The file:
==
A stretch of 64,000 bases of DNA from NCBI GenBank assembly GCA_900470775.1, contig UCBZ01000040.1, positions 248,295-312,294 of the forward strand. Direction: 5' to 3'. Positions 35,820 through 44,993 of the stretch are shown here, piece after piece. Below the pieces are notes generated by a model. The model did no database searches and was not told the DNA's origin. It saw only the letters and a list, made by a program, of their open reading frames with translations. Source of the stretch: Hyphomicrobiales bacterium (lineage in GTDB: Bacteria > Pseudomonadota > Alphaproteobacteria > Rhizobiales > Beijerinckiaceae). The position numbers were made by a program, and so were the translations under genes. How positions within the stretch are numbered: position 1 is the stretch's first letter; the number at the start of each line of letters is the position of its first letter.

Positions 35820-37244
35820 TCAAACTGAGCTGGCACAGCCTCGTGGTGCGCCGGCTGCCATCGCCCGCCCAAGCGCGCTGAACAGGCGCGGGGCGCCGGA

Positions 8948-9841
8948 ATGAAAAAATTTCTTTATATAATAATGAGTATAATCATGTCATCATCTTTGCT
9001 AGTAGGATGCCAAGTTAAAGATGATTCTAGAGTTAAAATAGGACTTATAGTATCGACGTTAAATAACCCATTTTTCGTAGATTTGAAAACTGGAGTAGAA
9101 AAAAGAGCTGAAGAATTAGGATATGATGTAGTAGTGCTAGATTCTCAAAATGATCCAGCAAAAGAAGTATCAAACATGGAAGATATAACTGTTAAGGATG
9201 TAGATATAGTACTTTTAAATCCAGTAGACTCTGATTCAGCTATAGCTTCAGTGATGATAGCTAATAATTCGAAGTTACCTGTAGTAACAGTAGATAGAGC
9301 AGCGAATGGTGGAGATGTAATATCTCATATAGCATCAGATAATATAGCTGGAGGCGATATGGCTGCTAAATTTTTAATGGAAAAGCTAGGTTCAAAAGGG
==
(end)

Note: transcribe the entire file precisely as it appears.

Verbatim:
A stretch of 64,000 bases of DNA from NCBI GenBank assembly GCA_900470775.1, contig UCBZ01000040.1, positions 248,295-312,294 of the forward strand. Direction: 5' to 3'. Positions 35,820 through 44,993 of the stretch are shown here, piece after piece. Below the pieces are notes generated by a model. The model did no database searches and was not told the DNA's origin. It saw only the letters and a list, made by a program, of their open reading frames with translations. Source of the stretch: Hyphomicrobiales bacterium (lineage in GTDB: Bacteria > Pseudomonadota > Alphaproteobacteria > Rhizobiales > Beijerinckiaceae). The position numbers were made by a program, and so were the translations under genes. How positions within the stretch are numbered: position 1 is the stretch's first letter; the number at the start of each line of letters is the position of its first letter.

Positions 35820-37244
35820 TCAAACTGAGCTGGCACAGCCTCGTGGTGCGCCGGCTGCCATCGCCCGCCCAAGCGCGCTGAACAGGCGCGGGGCGCCGGA

Positions 8948-9841
8948 ATGAAAAAATTTCTTTATATAATAATGAGTATAATCATGTCATCATCTTTGCT
9001 AGTAGGATGCCAAGTTAAAGATGATTCTAGAGTTAAAATAGGACTTATAGTATCGACGTTAAATAACCCATTTTTCGTAGATTTGAAAACTGGAGTAGAA
9101 AAAAGAGCTGAAGAATTAGGATATGATGTAGTAGTGCTAGATTCTCAAAATGATCCAGCAAAAGAAGTATCAAACATGGAAGATATAACTGTTAAGGATG
9201 TAGATATAGTACTTTTAAATCCAGTAGACTCTGATTCAGCTATAGCTTCAGTGATGATAGCTAATAATTCGAAGTTACCTGTAGTAACAGTAGATAGAGC
9301 AGCGAATGGTGGAGATGTAATATCTCATATAGCATCAGATAATATAGCTGGAGGCGATATGGCTGCTAAATTTTTAATGGAAAAGCTAGGTTCAAAAGGG